(This article belongs to the Special Issue Multiscale Modeling of Polymers)
Figures

Graphical abstract

Open AccessArticle Optimization and Validation of Efficient Models for Predicting Polythiophene Self-Assembly
Polymers 2018, 10(12), 1305; https://doi.org/10.3390/polym10121305
Received: 2 November 2018 / Revised: 20 November 2018 / Accepted: 21 November 2018 / Published: 26 November 2018
Cited by 1 | PDF Full-text (7775 KB) | HTML Full-text | XML Full-text | Supplementary Files
Abstract
We develop an optimized force-field for poly(3-hexylthiophene) (P3HT) and demonstrate its utility for predicting thermodynamic self-assembly. In particular, we consider short oligomer chains, model electrostatics and solvent implicitly, and coarsely model solvent evaporation. We quantify the performance of our model to determine what [...] Read more.
We develop an optimized force-field for poly(3-hexylthiophene) (P3HT) and demonstrate its utility for predicting thermodynamic self-assembly. In particular, we consider short oligomer chains, model electrostatics and solvent implicitly, and coarsely model solvent evaporation. We quantify the performance of our model to determine what the optimal system sizes are for exploring self-assembly at combinations of state variables. We perform molecular dynamics simulations to predict the self-assembly of P3HT at ∼350 combinations of temperature and solvent quality. Our structural calculations predict that the highest degrees of order are obtained with good solvents just below the melting temperature. We find our model produces the most accurate structural predictions to date, as measured by agreement with grazing incident X-ray scattering experiments. Full article
(This article belongs to the Special Issue Multiscale Modeling of Polymers)
Figures

Graphical abstract

Open AccessArticle Multiscale Modeling of Structure, Transport and Reactivity in Alkaline Fuel Cell Membranes: Combined Coarse-Grained, Atomistic and Reactive Molecular Dynamics Simulations
Polymers 2018, 10(11), 1289; https://doi.org/10.3390/polym10111289
Received: 27 October 2018 / Revised: 15 November 2018 / Accepted: 17 November 2018 / Published: 20 November 2018
Cited by 1 | PDF Full-text (2922 KB) | HTML Full-text | XML Full-text
Abstract
In this study, molecular dynamics (MD) simulations of hydrated anion-exchange membranes (AEMs), comprised of poly(p-phenylene oxide) (PPO) polymers functionalized with quaternary ammonium cationic groups, were conducted using multiscale coupling between three different models: a high-resolution coarse-grained (CG) model; Atomistic Polarizable Potential [...] Read more.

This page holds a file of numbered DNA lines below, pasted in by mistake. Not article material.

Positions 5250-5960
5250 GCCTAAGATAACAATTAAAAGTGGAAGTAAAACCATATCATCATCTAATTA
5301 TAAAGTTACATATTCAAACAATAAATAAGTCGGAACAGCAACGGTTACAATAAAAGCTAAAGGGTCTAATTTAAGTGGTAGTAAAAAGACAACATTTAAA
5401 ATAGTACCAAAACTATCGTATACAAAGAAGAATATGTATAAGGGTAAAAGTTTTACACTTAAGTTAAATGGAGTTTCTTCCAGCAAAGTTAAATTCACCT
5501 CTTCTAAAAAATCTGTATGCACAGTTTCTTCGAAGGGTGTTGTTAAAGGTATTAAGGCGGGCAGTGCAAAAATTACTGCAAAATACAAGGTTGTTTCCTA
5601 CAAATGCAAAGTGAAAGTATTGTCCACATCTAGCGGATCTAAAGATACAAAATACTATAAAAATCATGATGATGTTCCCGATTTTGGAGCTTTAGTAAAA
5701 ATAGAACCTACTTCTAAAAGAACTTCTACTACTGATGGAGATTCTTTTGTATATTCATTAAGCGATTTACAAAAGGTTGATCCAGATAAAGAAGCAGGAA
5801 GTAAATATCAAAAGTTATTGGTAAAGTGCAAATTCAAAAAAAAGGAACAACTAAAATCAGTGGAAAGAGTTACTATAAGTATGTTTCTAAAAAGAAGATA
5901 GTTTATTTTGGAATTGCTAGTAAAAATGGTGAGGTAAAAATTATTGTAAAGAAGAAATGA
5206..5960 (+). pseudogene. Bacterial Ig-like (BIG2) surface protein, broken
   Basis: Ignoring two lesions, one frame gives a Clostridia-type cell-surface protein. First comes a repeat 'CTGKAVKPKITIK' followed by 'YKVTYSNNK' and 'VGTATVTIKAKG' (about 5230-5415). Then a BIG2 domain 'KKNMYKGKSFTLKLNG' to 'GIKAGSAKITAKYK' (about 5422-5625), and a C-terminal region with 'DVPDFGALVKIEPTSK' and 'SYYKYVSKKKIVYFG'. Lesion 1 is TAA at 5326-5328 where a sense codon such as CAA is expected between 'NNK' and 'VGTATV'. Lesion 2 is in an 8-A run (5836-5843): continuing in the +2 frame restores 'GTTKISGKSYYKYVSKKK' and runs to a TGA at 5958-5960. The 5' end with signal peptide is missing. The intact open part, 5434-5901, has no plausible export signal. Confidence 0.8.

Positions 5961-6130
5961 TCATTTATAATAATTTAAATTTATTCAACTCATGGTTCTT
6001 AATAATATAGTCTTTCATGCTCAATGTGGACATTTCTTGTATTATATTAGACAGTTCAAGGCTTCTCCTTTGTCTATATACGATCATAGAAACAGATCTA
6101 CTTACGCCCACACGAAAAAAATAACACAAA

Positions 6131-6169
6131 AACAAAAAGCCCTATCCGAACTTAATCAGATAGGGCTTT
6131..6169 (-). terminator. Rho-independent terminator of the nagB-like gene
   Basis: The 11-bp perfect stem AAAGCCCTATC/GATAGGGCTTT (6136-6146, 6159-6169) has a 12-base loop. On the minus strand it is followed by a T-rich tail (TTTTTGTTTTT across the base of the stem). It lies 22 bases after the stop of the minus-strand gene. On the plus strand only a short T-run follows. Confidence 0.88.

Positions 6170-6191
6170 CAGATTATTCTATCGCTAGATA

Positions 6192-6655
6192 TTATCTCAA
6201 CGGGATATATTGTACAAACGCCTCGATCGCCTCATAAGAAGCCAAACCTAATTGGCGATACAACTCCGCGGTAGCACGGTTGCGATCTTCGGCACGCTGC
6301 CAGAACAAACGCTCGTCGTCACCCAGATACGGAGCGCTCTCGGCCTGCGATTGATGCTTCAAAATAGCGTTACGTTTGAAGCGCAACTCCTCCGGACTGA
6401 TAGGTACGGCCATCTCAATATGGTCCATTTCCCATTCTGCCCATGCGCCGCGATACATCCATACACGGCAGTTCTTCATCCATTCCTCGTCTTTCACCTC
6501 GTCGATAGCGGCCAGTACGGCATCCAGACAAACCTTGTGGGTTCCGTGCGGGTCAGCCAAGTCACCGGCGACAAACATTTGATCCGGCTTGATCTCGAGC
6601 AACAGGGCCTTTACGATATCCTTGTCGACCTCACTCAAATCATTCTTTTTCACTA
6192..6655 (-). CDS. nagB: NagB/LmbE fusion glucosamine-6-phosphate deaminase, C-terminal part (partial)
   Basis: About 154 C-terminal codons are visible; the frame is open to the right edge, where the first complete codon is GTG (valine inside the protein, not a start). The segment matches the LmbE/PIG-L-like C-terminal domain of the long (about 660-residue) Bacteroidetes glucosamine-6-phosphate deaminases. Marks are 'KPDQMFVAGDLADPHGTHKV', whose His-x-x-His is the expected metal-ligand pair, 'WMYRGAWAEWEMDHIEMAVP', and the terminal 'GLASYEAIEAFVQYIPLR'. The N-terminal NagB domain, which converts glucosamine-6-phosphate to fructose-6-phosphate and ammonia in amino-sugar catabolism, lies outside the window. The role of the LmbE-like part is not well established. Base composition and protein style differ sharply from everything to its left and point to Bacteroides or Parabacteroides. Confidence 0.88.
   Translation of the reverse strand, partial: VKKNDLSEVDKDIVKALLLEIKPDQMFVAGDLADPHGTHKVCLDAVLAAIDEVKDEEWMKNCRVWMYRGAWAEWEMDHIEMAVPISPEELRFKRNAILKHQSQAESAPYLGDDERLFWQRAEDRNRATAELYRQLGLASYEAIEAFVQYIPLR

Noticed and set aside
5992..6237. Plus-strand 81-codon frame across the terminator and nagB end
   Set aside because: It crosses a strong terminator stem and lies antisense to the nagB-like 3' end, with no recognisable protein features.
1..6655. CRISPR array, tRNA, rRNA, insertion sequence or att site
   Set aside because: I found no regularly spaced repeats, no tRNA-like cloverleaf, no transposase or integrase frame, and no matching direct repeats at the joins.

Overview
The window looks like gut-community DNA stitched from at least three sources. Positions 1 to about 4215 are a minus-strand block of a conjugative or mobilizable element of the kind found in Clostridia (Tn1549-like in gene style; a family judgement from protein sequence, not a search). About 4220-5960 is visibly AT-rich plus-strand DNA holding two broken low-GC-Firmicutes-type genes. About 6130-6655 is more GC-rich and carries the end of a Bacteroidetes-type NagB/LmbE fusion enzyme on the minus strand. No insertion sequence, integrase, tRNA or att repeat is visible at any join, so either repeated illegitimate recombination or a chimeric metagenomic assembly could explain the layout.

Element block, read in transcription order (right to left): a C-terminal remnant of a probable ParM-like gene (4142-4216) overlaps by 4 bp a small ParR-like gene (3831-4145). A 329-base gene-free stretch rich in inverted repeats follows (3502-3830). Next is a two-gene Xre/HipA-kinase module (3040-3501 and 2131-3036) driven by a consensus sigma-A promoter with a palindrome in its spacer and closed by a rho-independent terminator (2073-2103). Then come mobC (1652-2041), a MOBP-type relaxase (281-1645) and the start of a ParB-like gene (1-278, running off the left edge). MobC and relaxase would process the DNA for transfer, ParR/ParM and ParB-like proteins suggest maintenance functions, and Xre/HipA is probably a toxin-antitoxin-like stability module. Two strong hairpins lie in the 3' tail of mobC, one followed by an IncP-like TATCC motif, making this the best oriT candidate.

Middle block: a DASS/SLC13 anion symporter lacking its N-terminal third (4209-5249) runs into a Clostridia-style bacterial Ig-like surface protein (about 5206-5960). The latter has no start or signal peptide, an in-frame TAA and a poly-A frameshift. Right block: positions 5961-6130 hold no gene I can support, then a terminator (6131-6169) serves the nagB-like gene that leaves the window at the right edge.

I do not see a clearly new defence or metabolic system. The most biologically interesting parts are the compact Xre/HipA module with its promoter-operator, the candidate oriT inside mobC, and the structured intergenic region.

In this study, molecular dynamics (MD) simulations of hydrated anion-exchange membranes (AEMs), comprised of poly(p-phenylene oxide) (PPO) polymers functionalized with quaternary ammonium cationic groups, were conducted using multiscale coupling between three different models: a high-resolution coarse-grained (CG) model; Atomistic Polarizable Potential for Liquids, Electrolytes and Polymers (APPLE&P); and ReaxFF. The advantages and disadvantages of each model are summarized and compared. The proposed multiscale coupling utilizes the strength of each model and allows sampling of a broad spectrum of properties, which is not possible to sample using any of the single modeling techniques. Within the proposed combined approach, the equilibrium morphology of hydrated AEM was prepared using the CG model. Then, the morphology was mapped to the APPLE&P model from equilibrated CG configuration of the AEM. Simulations using atomistic non-reactive force field allowed sampling of local hydration structure of ionic groups, vehicular transport mechanism of anion and water, and structure equilibration of water channels in the membrane. Subsequently, atomistic AEM configuration was mapped to ReaxFF reactive model to investigate the Grotthuss mechanism in the hydroxide transport, as well as the AEM chemical stability and degradation mechanisms. The proposed multiscale and multiphysics modeling approach provides valuable input for the materials-by-design of novel polymeric structures for AEMs. Full article